You should take seriously any complaints you hear from your loved one that indicate he or she is the victim of nursing home abuse.

How to Report Nursing Home Abuse

If you experience a problem in a nursing home or you witness nursing home abuse, there are steps you can take to resolve the issue.

The first thing you should do when you identify nursing home abuse is to talk to the staff. They may not be aware of the problem. If this doesn’t resolve the issue, ask to speak with the supervisor, director of nursing, social worker, or administrator. Your doctor can also be a valuable ally.Health care professionals, including doctors and nurses, as well as social workers, are mandated by law to report nursing home abuse. If you bring the abuse to their attention, they must report it or risk facing strict penalties.

Most nursing homes, particularly those that are Medicaid/Medicare certified, are required to have a grievance procedure to address problems and complaints. If nothing changes even after talking to the facility’s staff and administrators, then your next step is to follow that facility’s grievance process.

If you feel that the problem has not been adequately resolved after these actions, you should contact the Long Term Care Ombudsman for your state as well as your State Survey Agency. Other resources that may be able to help you report and address nursing home abuse include:
  • State Licensure Office
  • Protection and Advocacy Network
  • Medicaid Fraud Control Unit
These organizations are state specific, if you have to search for the contact information you will need to find the contacts for the state where the nursing home is located. Many nursing homes have this information publicly posted in their facilities or available upon request. These agencies can help you take action against the abuse or direct you to resources that can help.

Nursing Home Neglect Lawsuits and Settlements

Nursing home neglect can occur for various reasons including poor day to day care, mental or physical abuses, or poor nutrition and care. Individuals who suffer abuse at the hands of any type of nursing home facility may be able to file a lawsuit or obtain a settlement for their losses.

What Factors Contribute to Settlements?

Because abuse in nursing homes can occur for a long time without being noticed, settlements for neglect can be rather large. This depends on the circumstances of the case. The worst outcome is that a resident dies due to the neglect he or she receives at the nursing home through criminal acts committed by staff or gross negligence that allows an individual to suffer. Even when death does not occur, there is physical, emotional, mental, and even sexual abuse factors to consider.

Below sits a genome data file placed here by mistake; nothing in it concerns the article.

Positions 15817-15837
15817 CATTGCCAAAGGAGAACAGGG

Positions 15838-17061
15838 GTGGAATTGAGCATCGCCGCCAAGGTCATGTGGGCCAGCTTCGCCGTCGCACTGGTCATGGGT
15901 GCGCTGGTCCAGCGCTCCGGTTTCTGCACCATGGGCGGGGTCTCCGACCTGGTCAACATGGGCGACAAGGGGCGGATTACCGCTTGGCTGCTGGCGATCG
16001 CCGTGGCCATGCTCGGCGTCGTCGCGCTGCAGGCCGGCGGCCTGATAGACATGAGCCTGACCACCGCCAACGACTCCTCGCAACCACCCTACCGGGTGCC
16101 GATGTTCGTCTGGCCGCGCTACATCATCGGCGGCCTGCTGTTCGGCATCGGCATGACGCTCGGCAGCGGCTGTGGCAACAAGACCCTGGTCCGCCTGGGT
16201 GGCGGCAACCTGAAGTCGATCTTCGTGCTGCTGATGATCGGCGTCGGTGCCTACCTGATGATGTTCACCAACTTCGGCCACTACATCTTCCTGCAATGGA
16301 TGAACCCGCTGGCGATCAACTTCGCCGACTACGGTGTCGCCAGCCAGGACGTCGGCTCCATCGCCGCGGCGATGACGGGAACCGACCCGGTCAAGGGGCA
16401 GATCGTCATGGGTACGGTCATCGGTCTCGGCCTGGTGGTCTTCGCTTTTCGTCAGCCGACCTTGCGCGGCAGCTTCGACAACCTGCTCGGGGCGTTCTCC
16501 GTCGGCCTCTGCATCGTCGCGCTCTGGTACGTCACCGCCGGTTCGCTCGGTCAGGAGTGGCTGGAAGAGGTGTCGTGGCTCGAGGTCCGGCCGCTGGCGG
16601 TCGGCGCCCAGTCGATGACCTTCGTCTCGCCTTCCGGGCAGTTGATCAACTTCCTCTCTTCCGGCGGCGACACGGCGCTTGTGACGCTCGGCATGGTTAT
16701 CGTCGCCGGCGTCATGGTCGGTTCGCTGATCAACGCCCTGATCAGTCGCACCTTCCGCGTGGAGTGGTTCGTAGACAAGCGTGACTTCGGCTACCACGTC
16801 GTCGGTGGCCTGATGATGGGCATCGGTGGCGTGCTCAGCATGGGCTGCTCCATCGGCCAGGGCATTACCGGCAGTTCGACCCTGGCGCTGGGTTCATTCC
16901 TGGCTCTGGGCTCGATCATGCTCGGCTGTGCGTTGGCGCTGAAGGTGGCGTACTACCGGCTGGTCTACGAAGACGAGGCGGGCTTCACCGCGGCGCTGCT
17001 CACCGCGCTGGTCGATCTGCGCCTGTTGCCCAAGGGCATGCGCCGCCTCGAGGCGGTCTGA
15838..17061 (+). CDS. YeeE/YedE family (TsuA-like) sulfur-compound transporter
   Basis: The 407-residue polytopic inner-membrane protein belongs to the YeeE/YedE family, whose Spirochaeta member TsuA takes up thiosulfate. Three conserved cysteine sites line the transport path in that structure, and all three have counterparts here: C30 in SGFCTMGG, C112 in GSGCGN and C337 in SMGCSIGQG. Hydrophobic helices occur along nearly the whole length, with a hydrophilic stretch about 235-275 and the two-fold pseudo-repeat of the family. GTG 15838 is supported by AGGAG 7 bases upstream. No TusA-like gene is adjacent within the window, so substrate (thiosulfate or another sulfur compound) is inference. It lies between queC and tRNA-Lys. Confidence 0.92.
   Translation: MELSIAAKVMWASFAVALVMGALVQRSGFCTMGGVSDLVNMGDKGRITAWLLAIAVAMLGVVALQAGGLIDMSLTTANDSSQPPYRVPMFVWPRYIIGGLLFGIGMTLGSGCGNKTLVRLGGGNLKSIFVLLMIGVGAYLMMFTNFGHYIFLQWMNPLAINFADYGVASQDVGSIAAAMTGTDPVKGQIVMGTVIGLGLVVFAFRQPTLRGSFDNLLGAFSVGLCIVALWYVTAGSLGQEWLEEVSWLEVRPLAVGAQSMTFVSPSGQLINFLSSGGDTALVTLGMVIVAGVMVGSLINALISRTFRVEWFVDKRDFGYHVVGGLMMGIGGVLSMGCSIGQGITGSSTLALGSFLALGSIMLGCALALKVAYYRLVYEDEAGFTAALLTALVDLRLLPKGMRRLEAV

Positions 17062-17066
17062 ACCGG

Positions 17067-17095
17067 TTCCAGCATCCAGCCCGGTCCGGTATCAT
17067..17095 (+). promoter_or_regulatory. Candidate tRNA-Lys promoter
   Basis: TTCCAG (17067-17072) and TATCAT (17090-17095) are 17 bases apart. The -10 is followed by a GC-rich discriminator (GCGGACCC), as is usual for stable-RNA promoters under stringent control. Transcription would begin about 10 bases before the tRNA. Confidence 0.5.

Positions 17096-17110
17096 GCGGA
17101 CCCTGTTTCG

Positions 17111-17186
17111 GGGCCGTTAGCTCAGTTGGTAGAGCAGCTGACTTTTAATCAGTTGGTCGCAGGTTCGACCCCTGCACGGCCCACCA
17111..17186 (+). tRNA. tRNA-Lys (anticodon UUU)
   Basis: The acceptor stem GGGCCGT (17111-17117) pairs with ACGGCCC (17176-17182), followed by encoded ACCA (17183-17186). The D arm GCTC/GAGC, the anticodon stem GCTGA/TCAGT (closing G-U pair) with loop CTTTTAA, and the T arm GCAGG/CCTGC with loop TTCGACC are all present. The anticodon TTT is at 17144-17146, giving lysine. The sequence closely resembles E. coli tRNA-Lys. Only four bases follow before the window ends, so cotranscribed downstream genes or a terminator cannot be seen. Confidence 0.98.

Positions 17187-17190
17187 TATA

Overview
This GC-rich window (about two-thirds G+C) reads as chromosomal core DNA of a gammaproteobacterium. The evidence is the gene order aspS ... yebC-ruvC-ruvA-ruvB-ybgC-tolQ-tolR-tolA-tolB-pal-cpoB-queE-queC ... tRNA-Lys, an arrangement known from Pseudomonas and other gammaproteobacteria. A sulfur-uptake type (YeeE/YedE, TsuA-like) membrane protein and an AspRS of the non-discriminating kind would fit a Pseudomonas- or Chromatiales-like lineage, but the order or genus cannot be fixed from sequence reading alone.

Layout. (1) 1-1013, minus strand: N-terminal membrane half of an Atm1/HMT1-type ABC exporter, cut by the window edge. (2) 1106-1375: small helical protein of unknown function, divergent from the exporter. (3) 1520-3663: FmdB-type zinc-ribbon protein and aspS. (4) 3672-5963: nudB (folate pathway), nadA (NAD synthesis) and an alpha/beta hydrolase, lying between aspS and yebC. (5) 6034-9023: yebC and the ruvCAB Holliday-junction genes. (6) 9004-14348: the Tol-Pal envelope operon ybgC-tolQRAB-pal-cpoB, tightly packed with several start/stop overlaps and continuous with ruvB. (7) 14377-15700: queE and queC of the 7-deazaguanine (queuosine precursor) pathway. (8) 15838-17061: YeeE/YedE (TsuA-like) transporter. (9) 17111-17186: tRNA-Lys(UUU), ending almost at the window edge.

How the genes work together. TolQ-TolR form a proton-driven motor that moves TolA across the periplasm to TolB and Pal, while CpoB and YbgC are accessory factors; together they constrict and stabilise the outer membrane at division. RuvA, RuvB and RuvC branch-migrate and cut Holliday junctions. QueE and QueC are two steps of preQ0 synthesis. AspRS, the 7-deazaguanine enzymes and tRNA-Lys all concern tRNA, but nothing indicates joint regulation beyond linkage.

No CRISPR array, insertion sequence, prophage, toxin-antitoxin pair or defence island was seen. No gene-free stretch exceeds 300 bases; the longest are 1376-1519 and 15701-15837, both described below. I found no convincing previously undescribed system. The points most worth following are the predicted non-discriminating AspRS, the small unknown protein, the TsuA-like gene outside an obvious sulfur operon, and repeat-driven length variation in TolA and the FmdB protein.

Key factors in determining settlement amounts may include:

  • Any actual economic losses, such as from medical care or specialist fees for the neglect suffered
  • Compensation for pain, suffering, and trauma
  • Compensation for the loss of a loved one
  • Damages for other losses incurred by the individual or his or her family

Every case is very different. Offenders, including staff members who neglect seniors, may also face criminal charges in some situations. Even if this does not occur, civil lawsuits and settlements are often necessary not only to compensate for the losses of an individual but also to deter others from committing such crimes of neglect and abuse on seniors.

Compensation for Elder Abuse

The damages your loved one suffered might be very difficult to put into numbers, and that’s part of why retaining a thorough and knowledgeable Long Island nursing home abuse lawyer is so important. Much of the damage may be emotional or otherwise difficult to notice, so we will work closely with your physician to determine the full extent and likely cost of your loved one’s injuries.You can demand compensation for all financial expenses and non-economic damages caused by the abuse or neglect:
  • Medical expenses due to injury, investigating injury, and any future related costs
  • Loss of enjoyment of the later years of your loved one’s life
  • Any new disability related to the abuse or neglect
  • Costs for relocating your loved one to a new facility
  • Wrongful death damages if your loved one passed away due to what happened

Connect with a Long Island Nursing Home Abuse Lawyer

Whether or not the abuse was intentional, we will not hesitate to take the case to court for justice and full compensation. We will not accept a settlement offer simply to close the case quickly. With our help, not only will your loved one be compensated and taken care of better in the future, but those responsible will also be held accountable so that they cannot hurt anyone in the future.

Whether your loved one suffered minor problems due to inadequate attention or was repeatedly abused over a long period of time, you need to speak with a Long Island nursing home abuse lawyer from Siler & Ingber, LLP. Together, we will build a case that ends with full compensation for your family’s losses. Call us now at 1-516-294-2666 or fill out the form on this page to schedule a free consultation.